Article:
representation of herself, as do the trees in the scene. The lighting is screwy and the air puckers up around the girl
and trees. There are corpses in the picture to which she seems oblivious. One has pressed his finger through her arm
and you can see it inside her. Another corpse is prying open a crack in a tree. Through the crack you can see another
space with different lighting, indicating that the space is not just what is inside or behind the tree.
What I wanted to convey with this piece was a sense of what the realm of the dead or ghosts might be like. It is
something that people speculate about frequently, but has rarely been depicted as a realm that coexists and perhaps
occupies the same space as the realm of the living. In creating it I have thrown in several attributes that are not
readily fathomable. Because of these attributes, I believe the audience begins to question their immediate impressions
and assumptions about the image. Hopefully this creates a fascinating cycle of questions and possible answers for them
and causes story-telling to occur in their minds.
Much fantasy illustration offers a frozen action scene of handsome characters in fancy costumes battling some monster
that is fully rendered and in full view and is rich in detail. With this approach, I, as an audience member, have little
to offer to the process of viewing the piece. I am not invited to use my imagination as the artist has given me
everything. I can see it all, from the exquisitely wrought, jewel-encrusted hilt of the hero's sword, to each and every
tooth in the monster's head and just how slimy its mouth really is.
I would prefer my work to pose more questions than answers.
How important is the influence of the subconscious on your work?
The subconscious is not only important for me in my process, but it is equally important that the work props open the door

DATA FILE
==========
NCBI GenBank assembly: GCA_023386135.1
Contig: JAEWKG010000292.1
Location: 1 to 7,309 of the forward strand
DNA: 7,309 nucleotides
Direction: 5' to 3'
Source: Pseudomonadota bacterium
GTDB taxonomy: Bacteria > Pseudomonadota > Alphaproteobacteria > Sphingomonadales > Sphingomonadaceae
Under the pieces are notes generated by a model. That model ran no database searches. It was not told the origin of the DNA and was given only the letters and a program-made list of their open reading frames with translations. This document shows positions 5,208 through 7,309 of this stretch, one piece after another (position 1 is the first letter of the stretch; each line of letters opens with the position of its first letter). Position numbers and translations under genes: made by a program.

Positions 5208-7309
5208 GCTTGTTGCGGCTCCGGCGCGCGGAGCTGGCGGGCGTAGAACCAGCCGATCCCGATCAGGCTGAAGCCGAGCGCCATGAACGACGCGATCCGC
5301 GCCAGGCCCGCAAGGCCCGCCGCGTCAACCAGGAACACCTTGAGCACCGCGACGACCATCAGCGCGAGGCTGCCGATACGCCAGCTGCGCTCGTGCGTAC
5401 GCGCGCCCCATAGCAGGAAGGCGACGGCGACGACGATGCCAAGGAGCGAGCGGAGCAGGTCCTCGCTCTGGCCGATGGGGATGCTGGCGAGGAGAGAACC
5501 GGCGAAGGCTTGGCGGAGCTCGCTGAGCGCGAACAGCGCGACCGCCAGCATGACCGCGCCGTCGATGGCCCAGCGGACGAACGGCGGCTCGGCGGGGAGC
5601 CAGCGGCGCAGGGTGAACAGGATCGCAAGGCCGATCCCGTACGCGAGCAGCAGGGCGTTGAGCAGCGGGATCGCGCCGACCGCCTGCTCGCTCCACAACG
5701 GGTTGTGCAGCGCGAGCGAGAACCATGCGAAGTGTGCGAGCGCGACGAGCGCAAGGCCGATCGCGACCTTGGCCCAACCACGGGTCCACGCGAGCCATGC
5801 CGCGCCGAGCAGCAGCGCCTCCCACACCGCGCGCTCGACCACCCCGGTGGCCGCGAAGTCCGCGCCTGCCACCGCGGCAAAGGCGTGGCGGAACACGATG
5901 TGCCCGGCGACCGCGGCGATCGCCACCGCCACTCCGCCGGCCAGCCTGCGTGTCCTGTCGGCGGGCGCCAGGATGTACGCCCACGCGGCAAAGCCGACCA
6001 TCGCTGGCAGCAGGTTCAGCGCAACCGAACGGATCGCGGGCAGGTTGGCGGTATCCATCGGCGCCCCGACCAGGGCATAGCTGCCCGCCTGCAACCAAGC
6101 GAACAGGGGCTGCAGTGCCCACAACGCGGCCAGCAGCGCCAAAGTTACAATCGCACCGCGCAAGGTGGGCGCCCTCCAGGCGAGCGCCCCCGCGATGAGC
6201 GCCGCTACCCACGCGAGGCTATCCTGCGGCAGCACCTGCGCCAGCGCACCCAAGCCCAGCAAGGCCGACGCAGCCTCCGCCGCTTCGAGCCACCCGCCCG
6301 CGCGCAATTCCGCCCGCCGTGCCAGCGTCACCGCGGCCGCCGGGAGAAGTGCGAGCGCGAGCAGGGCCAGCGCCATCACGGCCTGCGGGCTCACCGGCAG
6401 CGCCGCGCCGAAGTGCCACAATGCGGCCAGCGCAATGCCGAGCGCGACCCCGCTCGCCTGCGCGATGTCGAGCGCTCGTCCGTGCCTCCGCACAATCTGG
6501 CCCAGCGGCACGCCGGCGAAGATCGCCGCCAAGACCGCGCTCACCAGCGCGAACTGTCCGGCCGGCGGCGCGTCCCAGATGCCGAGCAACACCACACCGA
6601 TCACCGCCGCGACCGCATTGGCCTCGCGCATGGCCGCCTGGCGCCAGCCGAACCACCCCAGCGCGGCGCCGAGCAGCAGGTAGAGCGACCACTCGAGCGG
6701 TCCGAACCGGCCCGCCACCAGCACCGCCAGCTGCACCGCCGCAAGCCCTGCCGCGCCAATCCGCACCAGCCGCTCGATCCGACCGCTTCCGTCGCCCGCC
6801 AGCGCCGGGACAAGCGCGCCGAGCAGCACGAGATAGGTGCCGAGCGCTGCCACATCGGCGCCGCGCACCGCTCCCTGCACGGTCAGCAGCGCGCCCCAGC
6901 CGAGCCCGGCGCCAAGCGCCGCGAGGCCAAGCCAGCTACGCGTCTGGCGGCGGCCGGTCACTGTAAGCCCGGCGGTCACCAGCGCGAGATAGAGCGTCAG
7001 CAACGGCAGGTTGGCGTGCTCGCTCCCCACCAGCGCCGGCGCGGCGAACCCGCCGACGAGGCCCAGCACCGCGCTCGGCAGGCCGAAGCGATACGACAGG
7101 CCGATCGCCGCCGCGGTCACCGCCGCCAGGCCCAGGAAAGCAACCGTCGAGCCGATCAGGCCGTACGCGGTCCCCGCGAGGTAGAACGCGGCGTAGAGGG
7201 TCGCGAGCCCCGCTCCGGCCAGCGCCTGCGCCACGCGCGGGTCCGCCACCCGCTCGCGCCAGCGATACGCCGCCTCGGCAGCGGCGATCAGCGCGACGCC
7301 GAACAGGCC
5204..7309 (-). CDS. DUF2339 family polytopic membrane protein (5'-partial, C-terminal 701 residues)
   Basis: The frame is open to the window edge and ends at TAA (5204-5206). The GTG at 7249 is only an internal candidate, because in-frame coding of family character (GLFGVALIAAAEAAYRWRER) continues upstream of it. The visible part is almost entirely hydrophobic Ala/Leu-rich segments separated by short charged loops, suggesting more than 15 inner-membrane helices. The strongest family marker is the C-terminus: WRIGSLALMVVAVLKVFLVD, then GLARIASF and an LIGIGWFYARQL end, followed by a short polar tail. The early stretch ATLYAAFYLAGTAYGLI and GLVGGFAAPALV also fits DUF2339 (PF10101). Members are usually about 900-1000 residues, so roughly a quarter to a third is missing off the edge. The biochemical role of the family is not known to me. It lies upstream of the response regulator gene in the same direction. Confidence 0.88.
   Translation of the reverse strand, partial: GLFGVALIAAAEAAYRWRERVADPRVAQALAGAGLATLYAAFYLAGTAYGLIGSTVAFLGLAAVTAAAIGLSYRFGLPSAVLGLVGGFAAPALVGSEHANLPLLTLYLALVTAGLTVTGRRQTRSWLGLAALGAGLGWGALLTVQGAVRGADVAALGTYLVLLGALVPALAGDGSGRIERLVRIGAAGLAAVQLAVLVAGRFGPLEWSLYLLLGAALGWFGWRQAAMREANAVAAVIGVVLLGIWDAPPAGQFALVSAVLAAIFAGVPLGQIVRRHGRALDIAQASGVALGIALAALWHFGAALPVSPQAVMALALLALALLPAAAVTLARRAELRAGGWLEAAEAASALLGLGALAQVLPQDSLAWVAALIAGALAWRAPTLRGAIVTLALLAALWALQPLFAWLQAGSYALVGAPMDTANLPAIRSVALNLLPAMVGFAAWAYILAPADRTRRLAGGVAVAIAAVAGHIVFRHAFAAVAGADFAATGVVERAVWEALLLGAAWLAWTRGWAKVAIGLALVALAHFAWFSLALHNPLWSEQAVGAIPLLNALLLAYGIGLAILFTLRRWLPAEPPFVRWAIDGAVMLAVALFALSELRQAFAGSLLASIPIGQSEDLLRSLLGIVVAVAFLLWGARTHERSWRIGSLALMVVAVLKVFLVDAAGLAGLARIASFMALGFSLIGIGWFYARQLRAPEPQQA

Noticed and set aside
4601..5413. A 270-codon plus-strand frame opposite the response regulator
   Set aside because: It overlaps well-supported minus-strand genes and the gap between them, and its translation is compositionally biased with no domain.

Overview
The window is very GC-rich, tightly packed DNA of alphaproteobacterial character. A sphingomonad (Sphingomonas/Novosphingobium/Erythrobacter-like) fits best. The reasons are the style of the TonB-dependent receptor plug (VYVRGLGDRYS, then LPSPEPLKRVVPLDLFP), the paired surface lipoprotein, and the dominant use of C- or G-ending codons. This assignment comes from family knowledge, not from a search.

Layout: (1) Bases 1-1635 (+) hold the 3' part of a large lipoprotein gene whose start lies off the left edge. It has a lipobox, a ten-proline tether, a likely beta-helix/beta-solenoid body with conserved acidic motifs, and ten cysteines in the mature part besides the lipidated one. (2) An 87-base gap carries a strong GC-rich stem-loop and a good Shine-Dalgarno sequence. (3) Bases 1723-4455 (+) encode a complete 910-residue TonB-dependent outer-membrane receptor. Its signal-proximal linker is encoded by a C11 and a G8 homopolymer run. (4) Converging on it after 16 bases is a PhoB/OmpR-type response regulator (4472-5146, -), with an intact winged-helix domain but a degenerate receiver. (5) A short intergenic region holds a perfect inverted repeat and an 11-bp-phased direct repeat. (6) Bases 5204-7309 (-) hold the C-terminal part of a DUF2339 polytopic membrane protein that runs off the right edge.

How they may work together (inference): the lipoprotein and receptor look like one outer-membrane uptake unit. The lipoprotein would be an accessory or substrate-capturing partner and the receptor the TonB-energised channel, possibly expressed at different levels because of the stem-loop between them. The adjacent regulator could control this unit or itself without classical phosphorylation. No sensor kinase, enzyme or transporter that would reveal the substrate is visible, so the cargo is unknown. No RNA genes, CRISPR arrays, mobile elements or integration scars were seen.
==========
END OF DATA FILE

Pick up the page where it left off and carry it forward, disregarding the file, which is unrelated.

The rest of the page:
to the subconscious within my audience. I dip into the subconscious every time I create a painting. I look for ways to
access it, promoting free association, throughout the process of my work. The trick is to take the chaos of the
subconscious and give it context, but not create such definition that the work closes the door on the audiences' subconscious.
Your work is not always clearly autobiographical to the viewer. But, is there a "Secret History of Alan M. Clark"
hidden in or suggested by your paintings?
I don't really try for that, not in any literal sense. However, bits and pieces of my history seem to flow into the
work when I least expect it. One example of this I cite in The Paint in My Blood -- that of finding human skeletons
in the creek bank near where I grew up.
Several years ago you suffered a bacterial infection of your brain that threatened the quality of your life. Did
that experience affect your art? In what way?
It affected everything in my life and led to me getting sober. I am an alcoholic. Without the brain abscess
experience, I might not be sober today. Life is like that -- you never know just how one thing might lead to
another. While I had the brain abscesses, it was very difficult to work. I was cured of the condition, but left rather traumatized. I had
always been an alcoholic, but had never really had to face it. With the trauma, my drinking got worse. I did some
bad work during this period as well.
Finally, things got so bad that I had to do something about it. I got sober almost fifteen years ago. I'm not sure I'm
a better painter now. Nor do I think my choice of subject matter is much different, but now life is really possible while
before it was a terrible struggle. My illustration career took off after I got sober. A large part of what
made that possible was regaining a sense of integrity, gaining confidence in myself and my abilities and having the understanding